Incidentally, we can learn the value of human dignity from another mitzvah as well: If a borrower does not return his debt, his creditor may take items from him for collateral. However, this must be done in the most sensitive manner, in order to preserve the borrower's dignity and prevent him from feeling demeaned:
בַּחוּץ תַּעֲמֹד וְהָאִישׁ אֲשֶׁר אַתָּה נֹשֶׁה בוֹ יוֹצִיא אֵלֶיךָ אֶת הַעֲבוֹט הַחוּצָה
and let your debtor bring the security to you.
Do not walk rudely into his house as if you own it and choose whatever you want; this would clearly be a blow to his self-respect and his feelings. Rather, allow him to choose the item he wishes to use as security, and let him to bring it out to you.
If this is the case with people whom we might barely know, how much more so is this the proper approach between a man and his wife – his partner in life and everything he accomplishes!
Our Sages of the Talmud (Yevamot, p. 62b) taught as follows:
One who loves his wife as himself, and honors her more than himself, and who guides his sons and daughters along the straight path... the Bible says about him, וידעת כי שלום אהלך, Rest assured that your tent is at peace. (Iyov (Job) 5,24)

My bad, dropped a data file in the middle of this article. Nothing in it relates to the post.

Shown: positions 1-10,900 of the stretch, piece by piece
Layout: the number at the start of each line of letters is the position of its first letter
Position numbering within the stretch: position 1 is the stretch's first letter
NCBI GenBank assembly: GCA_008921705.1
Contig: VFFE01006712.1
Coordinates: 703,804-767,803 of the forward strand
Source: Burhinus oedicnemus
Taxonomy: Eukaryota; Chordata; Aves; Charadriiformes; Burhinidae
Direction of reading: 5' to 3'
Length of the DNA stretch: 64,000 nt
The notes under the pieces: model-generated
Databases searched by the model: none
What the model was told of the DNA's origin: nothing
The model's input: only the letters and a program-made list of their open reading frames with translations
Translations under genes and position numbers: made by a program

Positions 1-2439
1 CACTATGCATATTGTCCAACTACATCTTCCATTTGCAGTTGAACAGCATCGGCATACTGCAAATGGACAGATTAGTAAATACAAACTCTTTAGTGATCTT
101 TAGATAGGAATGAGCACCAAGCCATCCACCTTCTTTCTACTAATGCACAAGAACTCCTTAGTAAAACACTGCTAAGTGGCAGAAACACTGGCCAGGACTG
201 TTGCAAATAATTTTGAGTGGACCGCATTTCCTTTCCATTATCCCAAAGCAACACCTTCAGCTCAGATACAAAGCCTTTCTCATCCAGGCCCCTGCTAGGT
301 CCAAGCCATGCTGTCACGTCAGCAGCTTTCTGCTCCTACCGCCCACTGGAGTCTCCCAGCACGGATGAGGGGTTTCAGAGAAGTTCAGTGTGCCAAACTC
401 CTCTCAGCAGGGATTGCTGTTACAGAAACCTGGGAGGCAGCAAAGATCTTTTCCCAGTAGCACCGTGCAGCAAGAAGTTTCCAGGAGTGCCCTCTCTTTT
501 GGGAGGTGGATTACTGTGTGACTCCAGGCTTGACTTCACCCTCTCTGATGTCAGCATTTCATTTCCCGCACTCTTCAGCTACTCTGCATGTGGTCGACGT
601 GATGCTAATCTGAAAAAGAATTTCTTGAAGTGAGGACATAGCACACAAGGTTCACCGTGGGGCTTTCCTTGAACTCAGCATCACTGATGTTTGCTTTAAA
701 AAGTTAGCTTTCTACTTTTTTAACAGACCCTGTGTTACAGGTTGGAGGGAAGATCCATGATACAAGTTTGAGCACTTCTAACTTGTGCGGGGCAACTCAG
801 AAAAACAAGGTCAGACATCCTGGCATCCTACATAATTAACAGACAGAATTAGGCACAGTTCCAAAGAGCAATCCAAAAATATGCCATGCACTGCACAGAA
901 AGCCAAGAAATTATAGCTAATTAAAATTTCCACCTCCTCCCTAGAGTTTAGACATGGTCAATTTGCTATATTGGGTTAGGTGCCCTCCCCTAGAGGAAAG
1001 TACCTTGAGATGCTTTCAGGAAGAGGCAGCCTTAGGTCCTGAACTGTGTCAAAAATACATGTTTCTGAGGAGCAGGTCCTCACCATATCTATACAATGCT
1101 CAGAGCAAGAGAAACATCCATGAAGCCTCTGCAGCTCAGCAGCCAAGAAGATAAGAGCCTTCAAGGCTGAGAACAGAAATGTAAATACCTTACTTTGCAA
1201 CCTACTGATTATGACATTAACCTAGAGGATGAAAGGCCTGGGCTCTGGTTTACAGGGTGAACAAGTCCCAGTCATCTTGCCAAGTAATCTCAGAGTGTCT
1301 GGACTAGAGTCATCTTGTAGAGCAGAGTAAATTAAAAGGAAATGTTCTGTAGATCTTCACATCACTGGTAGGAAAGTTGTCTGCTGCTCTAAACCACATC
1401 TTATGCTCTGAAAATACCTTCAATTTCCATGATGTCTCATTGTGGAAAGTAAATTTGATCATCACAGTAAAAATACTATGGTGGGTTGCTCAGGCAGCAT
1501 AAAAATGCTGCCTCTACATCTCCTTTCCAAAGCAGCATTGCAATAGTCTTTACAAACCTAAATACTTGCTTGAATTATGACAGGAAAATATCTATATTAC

The Talmud continues:
One who shows love to his neighbors, and brings his relatives close... and who lends a coin to a poor person when he needs it - the Bible says about him, אז תקרא וה' יענה, תשווע ויאמר הנני, When you call, G-d will answer; cry out, and He will say, I am here. (Isaiah 58,9)
Why does the Talmud tell us that one should love his wife "as himself," and honor her "more than himself"? Why the difference between love and honor?
When the Torah instructs Love your neighbor as yourself, this stems from the profound understanding that all of Israel is one entity, as one body. Every member of Israel is a part of this great entity. When we are told to love someone "as yourself," it means that as we love our bodies, we must similarly love the great body/entity (Israel) of which we are part and to which we belong.
Love of our fellow man, then, actually stems from our own self-love. As such, if a person does not love himself, his love for others will also be incomplete.
Honor, on the other hand, emanates from a sense of worth. The source of our obligation to show honor comes from the Torah command to "honor your father and your mother" (Shmot 20,12). Our admiration for them emanates from the fact that they gave us life and the ability for self-fulfillment.